By Joyce Sunila
Over the last few weeks, there has been considerable buzz surrounding the launching of Google+, the new social network from Google.
The service is similar to Facebook. Basically a news feed with status updates, the service’s features include shared content and feedback from friends. It sets itself apart from Facebook in its Circles feature, which lets you share content with specific sets of people instead of just publishing content on your wall for everyone to see.
The service appeals to people who have privacy issues about Facebook. A business-friendly version of Google+ is due to launch later this year.
There Could Be Benefits
As a small business selling to local consumers, you could conceivably benefit from maintaining a page on Google+. Should you be thinking about it? Should you be preparing to devote resources to Google+ in case it becomes the hot new thing in social media? The short answer is no — you can safely wait this one out. Why? The benefits are questionable at present.
Those of you who know me know I have strongly-held beliefs about technology. Belief Number One is “let the other guy be the guinea pig” in new online experiments. Preserve your resources. You can always jump in later when the hot new thing has made it to proven status.
Although Google+ has amassed an impressive 25 million users in its first few weeks, it’s still way too early to tell whether most consumers will abandon their Facebook pages to embrace the new service. Certainly no one will maintain both pages — that choice would leave little time to do anything on either service except for check on friends.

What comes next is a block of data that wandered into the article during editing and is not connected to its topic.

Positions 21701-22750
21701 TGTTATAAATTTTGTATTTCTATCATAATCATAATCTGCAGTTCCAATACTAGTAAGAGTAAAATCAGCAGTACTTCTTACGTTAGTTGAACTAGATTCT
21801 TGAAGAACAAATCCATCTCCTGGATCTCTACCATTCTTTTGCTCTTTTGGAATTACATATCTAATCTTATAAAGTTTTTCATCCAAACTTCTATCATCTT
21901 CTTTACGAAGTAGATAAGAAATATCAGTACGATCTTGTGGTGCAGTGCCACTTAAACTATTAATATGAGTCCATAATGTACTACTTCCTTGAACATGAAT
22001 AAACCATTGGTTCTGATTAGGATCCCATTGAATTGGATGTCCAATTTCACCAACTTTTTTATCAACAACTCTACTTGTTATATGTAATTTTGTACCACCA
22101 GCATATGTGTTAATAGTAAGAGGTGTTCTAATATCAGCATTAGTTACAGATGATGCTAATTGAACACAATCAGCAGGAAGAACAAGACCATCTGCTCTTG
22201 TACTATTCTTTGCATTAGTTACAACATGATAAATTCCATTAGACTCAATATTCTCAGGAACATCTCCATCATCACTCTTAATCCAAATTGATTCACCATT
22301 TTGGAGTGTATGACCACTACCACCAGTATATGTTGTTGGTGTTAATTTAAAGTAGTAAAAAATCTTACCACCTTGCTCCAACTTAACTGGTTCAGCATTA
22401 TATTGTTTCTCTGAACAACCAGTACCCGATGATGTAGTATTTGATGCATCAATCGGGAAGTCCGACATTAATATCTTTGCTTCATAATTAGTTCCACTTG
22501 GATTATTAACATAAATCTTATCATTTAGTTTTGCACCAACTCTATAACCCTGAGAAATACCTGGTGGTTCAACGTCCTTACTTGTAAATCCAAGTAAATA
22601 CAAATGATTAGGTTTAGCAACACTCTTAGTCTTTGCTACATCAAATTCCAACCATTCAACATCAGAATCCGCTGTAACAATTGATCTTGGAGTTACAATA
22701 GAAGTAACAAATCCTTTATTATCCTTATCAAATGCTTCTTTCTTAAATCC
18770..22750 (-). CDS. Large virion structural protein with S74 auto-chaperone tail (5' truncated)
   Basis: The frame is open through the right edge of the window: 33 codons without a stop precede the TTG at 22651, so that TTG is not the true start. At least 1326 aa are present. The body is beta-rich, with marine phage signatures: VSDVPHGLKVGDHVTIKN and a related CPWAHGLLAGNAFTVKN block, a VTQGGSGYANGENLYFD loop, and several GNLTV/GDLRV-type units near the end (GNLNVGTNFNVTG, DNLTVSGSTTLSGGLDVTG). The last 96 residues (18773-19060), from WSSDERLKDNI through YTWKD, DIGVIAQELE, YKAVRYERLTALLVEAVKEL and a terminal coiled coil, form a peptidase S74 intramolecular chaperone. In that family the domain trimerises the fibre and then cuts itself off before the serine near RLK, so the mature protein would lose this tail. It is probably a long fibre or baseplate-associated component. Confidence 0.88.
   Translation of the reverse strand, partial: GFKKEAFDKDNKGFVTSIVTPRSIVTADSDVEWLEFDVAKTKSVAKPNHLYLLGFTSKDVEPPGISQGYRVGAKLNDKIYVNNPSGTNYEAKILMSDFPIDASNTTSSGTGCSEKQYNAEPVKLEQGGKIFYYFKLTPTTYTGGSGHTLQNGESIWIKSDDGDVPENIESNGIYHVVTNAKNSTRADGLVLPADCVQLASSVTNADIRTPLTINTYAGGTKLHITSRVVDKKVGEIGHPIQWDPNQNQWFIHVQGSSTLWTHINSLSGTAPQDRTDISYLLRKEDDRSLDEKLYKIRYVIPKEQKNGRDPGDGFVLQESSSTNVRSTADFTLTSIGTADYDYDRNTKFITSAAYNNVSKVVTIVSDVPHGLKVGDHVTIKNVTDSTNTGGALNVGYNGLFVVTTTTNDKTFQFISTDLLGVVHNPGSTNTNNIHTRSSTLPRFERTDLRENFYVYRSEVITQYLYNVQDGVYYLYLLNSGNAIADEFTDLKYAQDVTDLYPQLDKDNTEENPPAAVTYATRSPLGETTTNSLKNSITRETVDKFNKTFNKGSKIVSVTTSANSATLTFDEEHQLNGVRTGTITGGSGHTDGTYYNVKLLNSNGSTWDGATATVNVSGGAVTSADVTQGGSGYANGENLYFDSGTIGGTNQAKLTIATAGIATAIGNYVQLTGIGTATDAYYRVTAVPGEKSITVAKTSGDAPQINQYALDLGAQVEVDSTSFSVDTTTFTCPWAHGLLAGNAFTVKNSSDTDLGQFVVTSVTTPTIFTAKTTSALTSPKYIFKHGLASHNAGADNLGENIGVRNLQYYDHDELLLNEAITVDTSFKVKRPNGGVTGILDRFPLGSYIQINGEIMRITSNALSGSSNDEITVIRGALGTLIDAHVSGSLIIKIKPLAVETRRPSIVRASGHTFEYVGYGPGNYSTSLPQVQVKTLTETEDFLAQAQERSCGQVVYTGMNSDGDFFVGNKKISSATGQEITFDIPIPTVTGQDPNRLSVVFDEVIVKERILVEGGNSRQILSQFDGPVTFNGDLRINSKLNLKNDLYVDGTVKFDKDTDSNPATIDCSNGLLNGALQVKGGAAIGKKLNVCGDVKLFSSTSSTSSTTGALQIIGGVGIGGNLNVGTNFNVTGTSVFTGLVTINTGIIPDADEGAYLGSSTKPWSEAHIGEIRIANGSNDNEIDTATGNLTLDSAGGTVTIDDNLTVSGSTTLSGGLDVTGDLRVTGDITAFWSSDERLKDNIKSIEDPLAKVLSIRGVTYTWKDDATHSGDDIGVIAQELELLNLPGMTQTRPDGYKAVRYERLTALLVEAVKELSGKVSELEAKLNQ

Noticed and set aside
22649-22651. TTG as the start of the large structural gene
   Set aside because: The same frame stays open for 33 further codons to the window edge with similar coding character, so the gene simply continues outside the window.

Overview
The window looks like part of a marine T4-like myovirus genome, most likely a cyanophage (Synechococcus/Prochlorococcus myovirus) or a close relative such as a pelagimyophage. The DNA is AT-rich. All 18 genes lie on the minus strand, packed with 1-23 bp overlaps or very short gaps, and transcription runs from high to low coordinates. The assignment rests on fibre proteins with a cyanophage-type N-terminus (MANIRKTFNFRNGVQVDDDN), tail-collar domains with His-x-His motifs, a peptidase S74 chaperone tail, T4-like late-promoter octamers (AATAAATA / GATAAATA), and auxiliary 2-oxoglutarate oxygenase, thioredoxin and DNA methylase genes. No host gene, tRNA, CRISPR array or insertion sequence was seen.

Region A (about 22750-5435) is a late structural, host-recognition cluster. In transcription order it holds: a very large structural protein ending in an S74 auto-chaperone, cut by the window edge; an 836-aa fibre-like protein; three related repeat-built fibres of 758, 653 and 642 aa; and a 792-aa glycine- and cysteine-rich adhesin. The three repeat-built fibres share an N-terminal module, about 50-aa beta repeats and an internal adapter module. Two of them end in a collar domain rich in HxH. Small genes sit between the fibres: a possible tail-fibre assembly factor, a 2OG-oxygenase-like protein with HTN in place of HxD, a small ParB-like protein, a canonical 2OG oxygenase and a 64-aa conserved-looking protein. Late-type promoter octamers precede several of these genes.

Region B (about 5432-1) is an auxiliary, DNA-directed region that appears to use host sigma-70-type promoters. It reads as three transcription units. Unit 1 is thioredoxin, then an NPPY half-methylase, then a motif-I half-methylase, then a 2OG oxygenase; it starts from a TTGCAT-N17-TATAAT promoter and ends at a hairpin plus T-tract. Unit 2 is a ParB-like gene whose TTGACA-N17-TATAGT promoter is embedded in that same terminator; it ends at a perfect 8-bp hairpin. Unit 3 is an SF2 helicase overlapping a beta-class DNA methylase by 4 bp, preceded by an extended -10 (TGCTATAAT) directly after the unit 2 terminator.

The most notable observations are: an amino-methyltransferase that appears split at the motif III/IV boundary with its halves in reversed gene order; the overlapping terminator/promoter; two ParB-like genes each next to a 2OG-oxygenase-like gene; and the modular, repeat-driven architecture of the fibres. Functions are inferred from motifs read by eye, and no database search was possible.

One Caveat: Google Is the SEO King
The one area Google has it all over Facebook is in search engine supremacy. Facebook is just Facebook — a social sharing site. Google is a hydra-headed corporation with intertwining applications meshing with its primary business, which is online search.
Google Search could favor Google+ in ways that would make Google+ accounts the sine qua non for maintaining SEO. That would be a game changer. How much have you paid for optimization over the years, and how much are you still paying for it? Nobody’s turning their back on that horse race just because it’s hard to disentangle from Facebook.
Nonetheless, Facebook is a juggernaut. The challenge for Google is that Facebook has quite literally captured the entire market (750 million users). Also, Facebook is shockingly integrated with other Internet services. People can now sign up and sign in at hundreds of other Web sites via their Facebook accounts. They can automatically post e-newsletters, blogs, and other messages to their Facebook pages.
This intertwining of Facebook with everything Internet is on the increase. Dislodging from a Facebook account has become something of a logistical improbability.
All in all, the promise of Google+ business pages is a distant threat to Facebook. I wouldn’t spend much time worrying about it until we see how well the new service is going to do.
Joyce Sunila is the president of Practice Helpers, providing e-newsletters, blogs and social media services to aesthetic practices. You can contact Joyce at firstname.lastname@example.org or visit the Practice Helpers website at www.practicehelpers.com.